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November 7, 2014

Joyent and Canonical to open source container technologies

Joyent open sources core technology, while Canonical launches LXD.

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Joyent and Canonical are the latest cloud firms to open source their container technologies.

Joyent, which recently raised $15m in funding, announced a container-based cloud-hosting platform that could be used as the basis for running large-scale, big-data tasks.

Containers are supposed to be lighter and faster alternatives than the full virtual machine hypervisors offered by VMware, Citrix and Microsoft among others.

Joyent will make its SmartDataCenter (SDC) container orchestration software and Manta object storage platform available under an open source Mozilla Public 2.0 licence.

SDC is a container-based orchestration software that runs the Joyent public cloud, while Manta is based on Sun’s Zettabyte FileSystem (ZFS), which can hold massive amounts of data.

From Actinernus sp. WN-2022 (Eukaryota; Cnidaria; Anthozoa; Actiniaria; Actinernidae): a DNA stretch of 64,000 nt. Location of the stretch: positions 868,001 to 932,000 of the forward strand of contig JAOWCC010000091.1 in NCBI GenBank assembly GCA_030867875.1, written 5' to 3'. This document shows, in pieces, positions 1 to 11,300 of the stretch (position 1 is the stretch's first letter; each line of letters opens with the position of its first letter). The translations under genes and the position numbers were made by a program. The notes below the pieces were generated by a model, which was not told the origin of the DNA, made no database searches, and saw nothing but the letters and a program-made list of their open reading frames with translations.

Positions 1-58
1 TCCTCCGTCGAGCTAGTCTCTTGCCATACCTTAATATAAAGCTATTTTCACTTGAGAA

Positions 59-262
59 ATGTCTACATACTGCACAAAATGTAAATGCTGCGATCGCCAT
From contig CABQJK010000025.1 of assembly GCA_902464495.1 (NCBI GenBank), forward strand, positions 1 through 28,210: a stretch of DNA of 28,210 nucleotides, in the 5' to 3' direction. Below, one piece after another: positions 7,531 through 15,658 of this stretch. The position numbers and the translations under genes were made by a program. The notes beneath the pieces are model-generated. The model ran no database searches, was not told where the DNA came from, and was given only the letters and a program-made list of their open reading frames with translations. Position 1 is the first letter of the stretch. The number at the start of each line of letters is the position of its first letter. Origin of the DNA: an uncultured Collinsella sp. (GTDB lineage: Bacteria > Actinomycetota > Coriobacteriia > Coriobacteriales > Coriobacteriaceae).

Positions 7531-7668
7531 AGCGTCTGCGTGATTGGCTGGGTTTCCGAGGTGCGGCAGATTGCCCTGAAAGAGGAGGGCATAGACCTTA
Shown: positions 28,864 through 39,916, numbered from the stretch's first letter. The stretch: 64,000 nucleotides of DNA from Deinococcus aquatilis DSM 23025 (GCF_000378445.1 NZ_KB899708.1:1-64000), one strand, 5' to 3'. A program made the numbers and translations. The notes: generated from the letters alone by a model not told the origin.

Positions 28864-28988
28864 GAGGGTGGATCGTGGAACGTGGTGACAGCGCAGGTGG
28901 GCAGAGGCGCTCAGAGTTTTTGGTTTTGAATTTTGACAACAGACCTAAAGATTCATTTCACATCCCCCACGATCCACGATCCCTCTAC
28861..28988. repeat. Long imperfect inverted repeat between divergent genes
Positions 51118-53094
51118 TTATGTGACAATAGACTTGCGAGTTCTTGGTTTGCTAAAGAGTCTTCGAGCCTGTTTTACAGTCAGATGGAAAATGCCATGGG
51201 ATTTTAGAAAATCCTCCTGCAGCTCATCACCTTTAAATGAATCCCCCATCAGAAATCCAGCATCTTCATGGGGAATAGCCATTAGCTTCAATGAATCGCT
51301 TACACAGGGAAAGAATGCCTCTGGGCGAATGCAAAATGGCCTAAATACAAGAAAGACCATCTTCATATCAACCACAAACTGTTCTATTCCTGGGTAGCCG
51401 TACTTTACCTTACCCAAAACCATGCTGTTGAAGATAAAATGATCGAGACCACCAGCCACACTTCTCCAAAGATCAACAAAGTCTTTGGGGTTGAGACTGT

The upgrades should make it easier for IT organisations to build hybrid clouds, spanning their own private clouds and the Joyent public cloud.

In a blog post, Joyent’s CTO Brian Cantrill said: "We have long known the transformative power of OS containers, so it has been both exciting and validating for us to see the rise of Docker and the broadening of appreciation for OS-based virtualisation

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"SmartDataCenter and Manta show that containers aren’t merely a fad or developer plaything but rather a fundamental technological advance that represents the foundation for the next generation of computing — and we believe that open sourcing them advances the adoption of container-based architectures more broadly."

Meanwhile, Canonical, a Linux distributor, also launched a secure container-based technology called Linux Container Daemon (LXD), which is said to offer the same speed of Docker.

LXD relies on a number of Linux security technologies, including kernel support for user name spaces and CGroups, as well as third-party Linux security mechanisms Secgroup and AppArmour.

"It’s designed with security in mind, first and foremost," said Dustin Kirkland, Canonical product manager, in a video presentation on the technology.

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